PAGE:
US Justice Department Steps In to Halt Health Insurance Mega-Mergers
Many credited the reporting of International Business Times journalist David Sirota for drawing attention to potentially deleterious deals
The U.S. Department of Justice is suing to block two mega healthcare mergers, saying the acquisitions would "fundamentally reshape the health insurance industry" to the detriment of consumers.
The antitrust lawsuits were announced Thursday by Attorney General Loretta Lynch in response to Anthem's $54 billion proposal to acquire Cigna and Aetna's $37 billion bid to takeover Humana.
"If allowed to proceed," Lynch said in prepared remarks, "these mergers would fundamentally reshape the health insurance industry. They would leave much of the multi-trillion dollar health insurance industry in the hands of three mammoth insurance companies, drastically constricting competition in a number of key markets that tens of millions of Americans rely on to receive healthcare."
"If the 'Big Five' were to become the 'Big Three,'" Lynch said, referring to the major health insurance providers, "not only the bank accounts of the American people would suffer—but also the American people themselves."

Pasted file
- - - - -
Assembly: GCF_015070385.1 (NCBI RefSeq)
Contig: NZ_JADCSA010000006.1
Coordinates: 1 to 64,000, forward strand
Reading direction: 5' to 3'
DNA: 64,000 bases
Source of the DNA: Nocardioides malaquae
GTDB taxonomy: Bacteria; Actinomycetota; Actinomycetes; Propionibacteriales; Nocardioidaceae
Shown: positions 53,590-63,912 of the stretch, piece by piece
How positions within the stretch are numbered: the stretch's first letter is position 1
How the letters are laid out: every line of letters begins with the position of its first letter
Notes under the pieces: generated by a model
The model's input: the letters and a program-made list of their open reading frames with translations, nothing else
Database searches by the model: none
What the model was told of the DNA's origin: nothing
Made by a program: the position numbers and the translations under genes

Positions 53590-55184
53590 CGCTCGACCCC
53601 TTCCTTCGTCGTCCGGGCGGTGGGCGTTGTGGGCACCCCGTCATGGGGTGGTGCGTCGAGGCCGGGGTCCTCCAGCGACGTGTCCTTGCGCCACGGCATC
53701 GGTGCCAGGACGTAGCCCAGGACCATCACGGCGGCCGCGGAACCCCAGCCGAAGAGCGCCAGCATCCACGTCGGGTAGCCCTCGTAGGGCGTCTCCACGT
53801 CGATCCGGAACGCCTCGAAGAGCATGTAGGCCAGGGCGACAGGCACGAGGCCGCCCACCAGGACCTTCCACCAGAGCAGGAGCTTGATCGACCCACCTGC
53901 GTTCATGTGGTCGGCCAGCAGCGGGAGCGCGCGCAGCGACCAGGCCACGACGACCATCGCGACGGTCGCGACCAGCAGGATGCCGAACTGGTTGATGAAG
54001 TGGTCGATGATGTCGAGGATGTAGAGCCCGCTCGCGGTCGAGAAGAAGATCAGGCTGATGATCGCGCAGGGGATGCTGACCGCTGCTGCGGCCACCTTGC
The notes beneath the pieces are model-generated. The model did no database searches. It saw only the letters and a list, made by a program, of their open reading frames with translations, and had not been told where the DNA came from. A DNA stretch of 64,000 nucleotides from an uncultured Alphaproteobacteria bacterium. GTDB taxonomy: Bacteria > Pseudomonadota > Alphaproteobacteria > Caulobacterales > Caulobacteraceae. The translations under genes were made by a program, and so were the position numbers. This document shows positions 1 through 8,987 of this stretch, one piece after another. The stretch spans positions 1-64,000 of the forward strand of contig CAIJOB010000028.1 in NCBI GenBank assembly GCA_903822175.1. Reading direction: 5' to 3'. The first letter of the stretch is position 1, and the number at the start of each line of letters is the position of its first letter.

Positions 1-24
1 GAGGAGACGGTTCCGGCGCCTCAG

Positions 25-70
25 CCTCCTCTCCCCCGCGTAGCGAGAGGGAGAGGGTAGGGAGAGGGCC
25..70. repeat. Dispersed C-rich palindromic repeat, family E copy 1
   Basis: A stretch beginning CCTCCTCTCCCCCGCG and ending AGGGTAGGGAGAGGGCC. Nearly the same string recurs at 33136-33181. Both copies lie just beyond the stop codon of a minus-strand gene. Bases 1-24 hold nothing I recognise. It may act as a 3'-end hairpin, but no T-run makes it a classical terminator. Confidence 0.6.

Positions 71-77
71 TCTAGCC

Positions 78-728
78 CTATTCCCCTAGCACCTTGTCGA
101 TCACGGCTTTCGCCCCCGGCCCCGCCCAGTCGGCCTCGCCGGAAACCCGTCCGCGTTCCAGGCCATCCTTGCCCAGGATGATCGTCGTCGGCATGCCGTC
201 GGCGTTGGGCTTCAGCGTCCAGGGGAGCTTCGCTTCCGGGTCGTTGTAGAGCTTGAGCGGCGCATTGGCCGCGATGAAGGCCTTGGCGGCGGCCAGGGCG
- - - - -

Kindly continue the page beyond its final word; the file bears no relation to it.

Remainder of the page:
According to USA Today:
Eleven states and the District of Columbia joined the attempt to block the Anthem deal, which would combine the nation's second and fourth largest insurers. Eight states and D.C. joined the suit to block the Aetna deal, which combined the third and fifth largest.
In particular, USA Today noted, "[t]he Aetna-Humana deal would combine two of the four largest providers of Medicare Advantage plans, threatening to drive up costs for certain seniors, and would undermine competition in public exchanges in Florida, Georgia and Missouri, the government said."
UnitedHealthcare is currently the largest health insurer in the nation.
Indeed, Sirota reported Thursday, the "deal hit turbulence" earlier this year:
There were reports of internal management squabbles between the two companies, and then an International Business Times investigative series about the merger set off a firestorm in Connecticut, which has been leading the national multistate review of the transaction. The series—which prompted a state ethics probe—documented personal and familial ties between Cigna and Gov. Dannel Malloy’s lead regulator on the deal. It also documented how Cigna and Anthem had pumped significant campaign contributions into Malloy-linked political groups as his administration led the merger review.
On Twitter Thursday, Sirota called the exposé "one of the biggest investigative stories of my career."
CNN reports that "[b]oth Anthem and Aetna said they intend to fight the suits."